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Thinking about the Spanish Camino? We have all the imaginary questions – and all the very real answers to put you on the right path…
Know before you go
Prevention, not cure. That’s what you really need to know about blisters. So before embarking on the Camino de Santiago de Compestela - Spain’s famed 900km pilgrimage walk - pack a pair of woman’s stockings to wear underneath your socks. Hikers swear by it. Is it practical in the soaring Hispanic sun? We don’t know, but we’ll let you find out...
Okay, stockings – got it! But what is The Camino, exactly?
A journey of epic proportions, that’s what.
So you’ve decided to follow in the (literal) footpath of a thousand pilgrims; to walk the longest pilgrimage route in Europe, to the relics of the Apostle James. Quests of faith aside, maybe you’re simply intrigued by the beauty of Spain’s most infamous walking track. Either way, the 900km ‘Camino Walk‘ is an adventure of gigantic stature.
I can’t walk 900km!
Sure you can, but it’ll take you at least one month. Most pilgrims choose to walk one or two sections at a time, walking for a few days or a couple of weeks.
Great. Sign me up for the best section.
Easier said than done, amigo. All sections of The Camino have their merits, the most populous route being the Camino Francés, with plentiful pit stops, accommodation and ample sightseeing. But if you’re a pilgrim after solitude, this route is also State Highway 1 of the entire conquest.
So there's an alternative route?
Indeed. Los Caminos del Norte. Also known as The Coastal Route. Stretching as far as Galicia before turning inland towards Santiago, this stunning sea-grazing route also passes Bilbao, Gijón and San Sebastián, which was Europe’s Capital of Culture in 2016.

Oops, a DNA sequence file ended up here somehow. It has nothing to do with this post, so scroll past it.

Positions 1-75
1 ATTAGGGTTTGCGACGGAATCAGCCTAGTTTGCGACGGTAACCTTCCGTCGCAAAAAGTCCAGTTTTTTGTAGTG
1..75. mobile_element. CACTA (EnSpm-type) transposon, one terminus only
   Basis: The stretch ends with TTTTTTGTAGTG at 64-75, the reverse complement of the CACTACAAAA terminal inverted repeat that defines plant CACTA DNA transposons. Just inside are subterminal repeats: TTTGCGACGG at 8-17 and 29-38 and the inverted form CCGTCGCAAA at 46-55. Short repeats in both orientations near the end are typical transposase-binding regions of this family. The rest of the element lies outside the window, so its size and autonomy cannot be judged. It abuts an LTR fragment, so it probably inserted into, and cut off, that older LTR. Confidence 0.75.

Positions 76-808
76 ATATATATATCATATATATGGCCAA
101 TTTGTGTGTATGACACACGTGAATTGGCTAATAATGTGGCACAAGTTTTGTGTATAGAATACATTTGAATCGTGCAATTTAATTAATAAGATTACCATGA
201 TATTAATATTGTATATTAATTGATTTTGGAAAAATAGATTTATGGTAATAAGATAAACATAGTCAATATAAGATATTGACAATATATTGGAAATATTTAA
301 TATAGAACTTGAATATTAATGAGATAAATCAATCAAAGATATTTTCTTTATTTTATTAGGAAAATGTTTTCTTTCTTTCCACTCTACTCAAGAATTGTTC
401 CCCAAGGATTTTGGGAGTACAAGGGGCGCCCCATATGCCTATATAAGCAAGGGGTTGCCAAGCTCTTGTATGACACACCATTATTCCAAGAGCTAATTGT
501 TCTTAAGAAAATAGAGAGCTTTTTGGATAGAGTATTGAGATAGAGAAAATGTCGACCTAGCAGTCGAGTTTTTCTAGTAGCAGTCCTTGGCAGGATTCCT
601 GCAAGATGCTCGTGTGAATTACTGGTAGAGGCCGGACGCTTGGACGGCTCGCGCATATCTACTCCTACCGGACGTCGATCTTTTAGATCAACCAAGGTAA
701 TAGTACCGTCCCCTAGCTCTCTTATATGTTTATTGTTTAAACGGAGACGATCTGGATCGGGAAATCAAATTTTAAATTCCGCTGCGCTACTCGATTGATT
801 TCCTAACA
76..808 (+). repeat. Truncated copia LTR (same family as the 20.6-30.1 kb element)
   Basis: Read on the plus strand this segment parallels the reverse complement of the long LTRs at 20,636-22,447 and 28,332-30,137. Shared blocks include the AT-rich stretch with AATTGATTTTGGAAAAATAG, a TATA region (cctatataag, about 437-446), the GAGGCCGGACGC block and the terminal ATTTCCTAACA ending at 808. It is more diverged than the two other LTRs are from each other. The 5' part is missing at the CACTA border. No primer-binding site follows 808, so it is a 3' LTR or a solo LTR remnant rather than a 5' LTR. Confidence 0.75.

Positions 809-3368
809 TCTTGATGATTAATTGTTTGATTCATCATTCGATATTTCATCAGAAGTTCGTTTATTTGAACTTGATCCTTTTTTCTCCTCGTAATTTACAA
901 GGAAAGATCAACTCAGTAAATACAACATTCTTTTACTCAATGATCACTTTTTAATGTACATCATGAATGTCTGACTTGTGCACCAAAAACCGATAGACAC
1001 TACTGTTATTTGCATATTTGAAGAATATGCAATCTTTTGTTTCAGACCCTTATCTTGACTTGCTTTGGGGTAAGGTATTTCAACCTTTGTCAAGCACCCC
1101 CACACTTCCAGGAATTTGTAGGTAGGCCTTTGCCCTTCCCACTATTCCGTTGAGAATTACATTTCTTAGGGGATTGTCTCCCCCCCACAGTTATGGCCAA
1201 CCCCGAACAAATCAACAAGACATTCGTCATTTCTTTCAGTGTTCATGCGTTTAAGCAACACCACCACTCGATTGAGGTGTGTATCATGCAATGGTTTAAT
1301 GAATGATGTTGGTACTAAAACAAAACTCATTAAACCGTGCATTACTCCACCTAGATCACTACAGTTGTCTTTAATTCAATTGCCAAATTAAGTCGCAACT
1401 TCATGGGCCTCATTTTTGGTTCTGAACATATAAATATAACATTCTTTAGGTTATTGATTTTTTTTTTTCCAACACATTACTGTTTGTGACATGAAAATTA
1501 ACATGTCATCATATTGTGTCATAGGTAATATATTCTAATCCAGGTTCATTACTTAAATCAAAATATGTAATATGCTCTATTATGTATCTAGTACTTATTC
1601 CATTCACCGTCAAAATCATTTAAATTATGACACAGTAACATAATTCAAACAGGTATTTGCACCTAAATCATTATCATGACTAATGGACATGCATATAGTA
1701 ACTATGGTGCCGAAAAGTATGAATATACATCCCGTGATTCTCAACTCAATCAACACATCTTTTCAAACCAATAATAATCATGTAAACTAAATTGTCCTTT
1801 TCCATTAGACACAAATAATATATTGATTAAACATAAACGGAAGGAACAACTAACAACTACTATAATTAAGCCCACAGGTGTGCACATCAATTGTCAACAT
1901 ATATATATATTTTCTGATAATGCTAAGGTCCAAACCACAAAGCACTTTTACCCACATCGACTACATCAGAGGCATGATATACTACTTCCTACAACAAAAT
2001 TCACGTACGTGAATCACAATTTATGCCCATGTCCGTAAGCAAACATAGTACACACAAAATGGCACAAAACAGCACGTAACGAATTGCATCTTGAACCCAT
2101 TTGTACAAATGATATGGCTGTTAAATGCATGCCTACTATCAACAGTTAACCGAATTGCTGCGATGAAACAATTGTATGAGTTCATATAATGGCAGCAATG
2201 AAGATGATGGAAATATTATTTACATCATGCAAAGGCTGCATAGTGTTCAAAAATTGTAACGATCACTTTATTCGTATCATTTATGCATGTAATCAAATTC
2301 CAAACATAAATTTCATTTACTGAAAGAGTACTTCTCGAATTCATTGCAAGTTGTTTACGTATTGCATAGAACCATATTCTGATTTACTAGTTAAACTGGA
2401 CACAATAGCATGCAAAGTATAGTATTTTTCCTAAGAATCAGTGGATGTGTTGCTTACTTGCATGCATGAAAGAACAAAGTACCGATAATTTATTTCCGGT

Tell me more
Choose the Los Caminos del Norte and your feet will tramp along the northern tip of Spain’s prettiest coastal towns. From mountains to maritime, the numerous ascents and descents can at times be challenging, but are rewarded with charming fishing villages, mouth-watering seafood and golden beaches framed by inviting azure water.
Asturias famous cider flows as freely as the rivers you’ll be crossing so you'll never be too far from a refreshing happy hour. You’ll navigate rocks, logs and muddy pathways while flirting with ocean bluffs and sheer-faced cliffs. The mountain air is fresh and seasoned with a lick of sea salt. You’re unlikely to see another soul for miles, except for curious cows and bemused donkeys, with bells around their necks and grins on their guise.
Don’t tell me I’ll be sleeping in a tent?
We won’t. You can if you wish (and many pilgrims do) but there are also plentiful hard-roofed accommodations en-route. Typically you’ll come across family owned hotels, casa rurales, rustic pensiones and ‘albergues’ (pilgrim hostels) which, albeit basic, come with a colossal-sized dose of pilgrim camaraderie and cost a mere €3-10 per night, on a first come, first serve basis.
I’m short on time, what’s unmissable?
The architectural gems, which are as numerous as they are un-crowded. From Bilbao’s Frank Gehry-designed Guggenheim Museum to sleepy Spanish towns entwined by cobbled roads and shuttered Spanish casas, every corner provides another flawless Kodak-moment. You won’t tire of the old whitewashed Basque houses dappled with window planters and hanging hydrangeas, they’re perennially beautiful.
I’m in! What do I need to take?
A lot of hard-working, sweat-wicking apparel. And the following six less-obvious items will also come in dab-handy:
And you’re off! Enjoy the bucket-list experience that is The Camino.
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